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3 Comments on SYRIZA and the bleedin’ obvious

  1. You missed the bit about the ‘far left’ making a coalition with the far right to defeat austerity. Maybe he isn’t so far left after all, just kidding on?

    • Ozlem Onaran // 27th January 2015 at 9:41 am // Reply

      Brussels sees the coalition with the right wing party differently. It is a clear message that syriza is determined to push for reversing austerity and the debt burden. The alternative coalition partner, The River, would have conditions to soften syriza’s stance. We need to accept that syriza does not have the ultimate popular support for a major breakthrough. A coalition is an indication of this.
      Ozlem Onaran

  2. “Labour in Scotland is facing a meltdown comparable to its Greek sister party PASOK”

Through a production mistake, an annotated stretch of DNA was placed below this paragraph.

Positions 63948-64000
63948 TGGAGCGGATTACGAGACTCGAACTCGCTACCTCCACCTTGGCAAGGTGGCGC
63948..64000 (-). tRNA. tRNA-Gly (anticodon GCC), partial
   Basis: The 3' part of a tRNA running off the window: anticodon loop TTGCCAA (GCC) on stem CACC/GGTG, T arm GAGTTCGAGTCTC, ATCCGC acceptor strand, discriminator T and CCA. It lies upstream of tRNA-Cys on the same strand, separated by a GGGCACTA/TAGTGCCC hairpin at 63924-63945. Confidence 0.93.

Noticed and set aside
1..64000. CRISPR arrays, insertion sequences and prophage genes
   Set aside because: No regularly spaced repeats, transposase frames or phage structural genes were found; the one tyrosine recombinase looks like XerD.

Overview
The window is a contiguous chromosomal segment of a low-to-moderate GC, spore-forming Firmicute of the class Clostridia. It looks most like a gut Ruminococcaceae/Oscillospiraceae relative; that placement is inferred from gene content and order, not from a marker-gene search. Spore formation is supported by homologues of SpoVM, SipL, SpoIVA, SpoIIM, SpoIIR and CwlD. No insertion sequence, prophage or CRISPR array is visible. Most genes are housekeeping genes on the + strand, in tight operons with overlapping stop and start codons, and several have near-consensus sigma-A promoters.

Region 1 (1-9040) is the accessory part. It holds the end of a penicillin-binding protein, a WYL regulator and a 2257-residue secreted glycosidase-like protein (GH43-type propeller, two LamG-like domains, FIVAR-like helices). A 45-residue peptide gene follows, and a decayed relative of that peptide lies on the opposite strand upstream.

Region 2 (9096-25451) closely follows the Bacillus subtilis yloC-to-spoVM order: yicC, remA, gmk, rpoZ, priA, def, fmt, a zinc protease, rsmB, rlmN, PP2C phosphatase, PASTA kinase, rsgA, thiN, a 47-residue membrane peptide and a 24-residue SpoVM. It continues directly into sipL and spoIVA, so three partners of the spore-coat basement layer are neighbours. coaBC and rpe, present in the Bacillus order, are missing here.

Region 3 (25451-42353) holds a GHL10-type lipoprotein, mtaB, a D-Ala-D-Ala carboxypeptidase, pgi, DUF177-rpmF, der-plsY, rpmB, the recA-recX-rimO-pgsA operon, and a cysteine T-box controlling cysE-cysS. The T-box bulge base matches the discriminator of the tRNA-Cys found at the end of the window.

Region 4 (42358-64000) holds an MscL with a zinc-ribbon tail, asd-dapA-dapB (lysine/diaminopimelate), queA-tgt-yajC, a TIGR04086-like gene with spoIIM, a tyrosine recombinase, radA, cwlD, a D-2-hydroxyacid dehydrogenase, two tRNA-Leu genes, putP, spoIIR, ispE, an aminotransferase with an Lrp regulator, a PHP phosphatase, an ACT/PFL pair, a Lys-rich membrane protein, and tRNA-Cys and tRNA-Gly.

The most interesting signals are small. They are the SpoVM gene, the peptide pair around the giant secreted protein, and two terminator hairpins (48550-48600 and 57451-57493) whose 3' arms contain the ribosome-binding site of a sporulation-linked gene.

The meltdown of Labour in Scotland may be comparable to Pasok’s.
    But the SNP, with its millionaire donors, is no Syriza!

    In the UK as a whole, Labour, or a Labour-led coalition, are the most realistic governmental alternatives to the Coalition.

    A good reason to pay attention to this:-

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  1. Syriza and the British Left. | Tendance Coatesy